Reading Kushner I could not help but think of others I have known. I thought about Teresa and her family – Teresa in her early twenties when her life was cut short by a drunken boyfriend with a gun. I officiated at her funeral and cannot help wonder how her family has managed to cope with her loss in the years since. I remember officiating at the funeral of a two-year old who was born with a genetic disease which kept her life so brief. I heard her parents ended up divorcing.
Dreams disappointed, deferred, denied, shattered, need not rise to that level of tragedy to be painful. Harold Kushner writes: Every disappointment, every rejection, every dream that doesn’t come true leaves a wound in the person’s soul. Major setbacks… leave permanent scars. Small disappointments… leave smaller wounds, but wounds nonetheless (50). I remember finishing my Ph.D. and hoping that I might be given the opportunity to teach at a seminary or college. I had only two preliminary interviews and nothing ever came of them. A dream died and it left a mark.
We all know what that is like, to have a dream be disappointed, to have it shattered, to have it denied, to have it frustrated. As human beings we have had more than one dream pass through our hands like sand. From one angle, life can be seen as a series of small deaths, a series of dreams that have died. The poet T. S. Eliot asks a poignant question in one of his poems. “Where is the life we have lost in living?” (Chorus from “The Rock” in Selected Poems, 107) We can lose life in the living of it. We experience small deaths as dreams die and life is a broken-winged bird that cannot fly. I was reading from the Biblical book of Lamentations this week as a part of my personal devotion. In the introduction he wrote to his translation of Lamentations in The Message, Eugene Peterson writes: Suffering is a huge, unavoidable element in the human condition. To be human is to suffer. No one gets an exemption. We all travel into the wilderness of broken dreams, disappointed dreams, shattered dreams. Some are more devastating than others, but we all know life as a broken-winged bird, life as a barren, frozen field, life as a shriveling raisin. Some of our dreams are not just dreams for ourselves, but also dreams for a better world, and we know how often those dreams are frustrated, how slow positive change in the world can be. At the meeting I attended this week a woman shared that her husband, a native of Zimbabwe, was traveling in South Africa and was in a store when it was robbed. The thieves led her husband and another man into a back room, bound their hands behind them and made them lie face down on the floor. For some reason, this time the thieves did not kill these men – and such killing is all too common in South Africa. The world does not live up to our dreams for it.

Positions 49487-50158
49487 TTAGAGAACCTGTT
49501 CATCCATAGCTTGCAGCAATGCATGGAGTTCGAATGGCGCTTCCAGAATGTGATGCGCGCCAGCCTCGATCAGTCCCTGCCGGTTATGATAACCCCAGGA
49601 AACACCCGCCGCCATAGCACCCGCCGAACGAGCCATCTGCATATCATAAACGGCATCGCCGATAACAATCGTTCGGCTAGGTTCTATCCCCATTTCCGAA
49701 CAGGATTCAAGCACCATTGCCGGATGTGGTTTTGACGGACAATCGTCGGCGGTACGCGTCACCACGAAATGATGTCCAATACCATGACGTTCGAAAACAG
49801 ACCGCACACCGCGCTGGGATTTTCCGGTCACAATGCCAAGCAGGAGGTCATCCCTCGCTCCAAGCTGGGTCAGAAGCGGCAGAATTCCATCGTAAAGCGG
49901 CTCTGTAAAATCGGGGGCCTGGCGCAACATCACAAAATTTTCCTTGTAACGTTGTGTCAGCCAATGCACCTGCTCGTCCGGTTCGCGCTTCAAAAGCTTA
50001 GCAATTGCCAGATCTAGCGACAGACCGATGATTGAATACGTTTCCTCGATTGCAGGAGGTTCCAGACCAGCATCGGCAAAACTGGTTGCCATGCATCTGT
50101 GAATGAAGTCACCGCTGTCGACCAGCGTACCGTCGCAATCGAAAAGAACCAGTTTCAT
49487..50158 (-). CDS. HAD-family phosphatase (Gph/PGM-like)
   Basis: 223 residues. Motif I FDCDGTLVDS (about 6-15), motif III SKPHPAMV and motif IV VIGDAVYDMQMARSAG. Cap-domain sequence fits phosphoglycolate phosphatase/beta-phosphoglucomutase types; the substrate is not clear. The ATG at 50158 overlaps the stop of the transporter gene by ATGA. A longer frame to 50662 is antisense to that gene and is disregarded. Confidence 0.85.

Yes, this is pretty difficult stuff, sad, difficult. Not long ago a study was released saying that the fastest growing religious group in the county is those who claim no religious affiliation. I know that some of these people have experience with churches. There are many reasons for why people leave churches, but maybe one of them is that we have not always been very honest about life. Maybe the church has not been honest enough with people about the hard realities of life, the wildernesses, broken dreams. It is a part of life. No one is exempt, including people of faith. We need to be honest about that.
But for Christians there is also another reality the reality of God, the reality of the God of Jesus Christ. This God is a God of new life. This God is a God of open doors. This God is a dream weaver. This God is a God of resurrection. The days are surely coming, says the Lord, when I will make a new covenant…. I will put my law within [people], and I will write it on their heart; and I will be their God, and they shall be my people. The God of the Bible, the God of Jesus Christ is a God of new life, of re-created hearts. No we cannot avoid small deaths, dreams deferred, denied, shattered, hearts broken with broken dreams. We need to hear some of the context of the words of Jeremiah 31. Here are some words from the previous chapter which sets the context for the hopeful words about a new heart. “Your hurt is incurable, your wound is grievous…. Your pain is incurable.” Broken hearts and broken dreams are real, but so too is the God who mends hearts, who works with us to pick up the pieces of our broken dreams and weave new ones.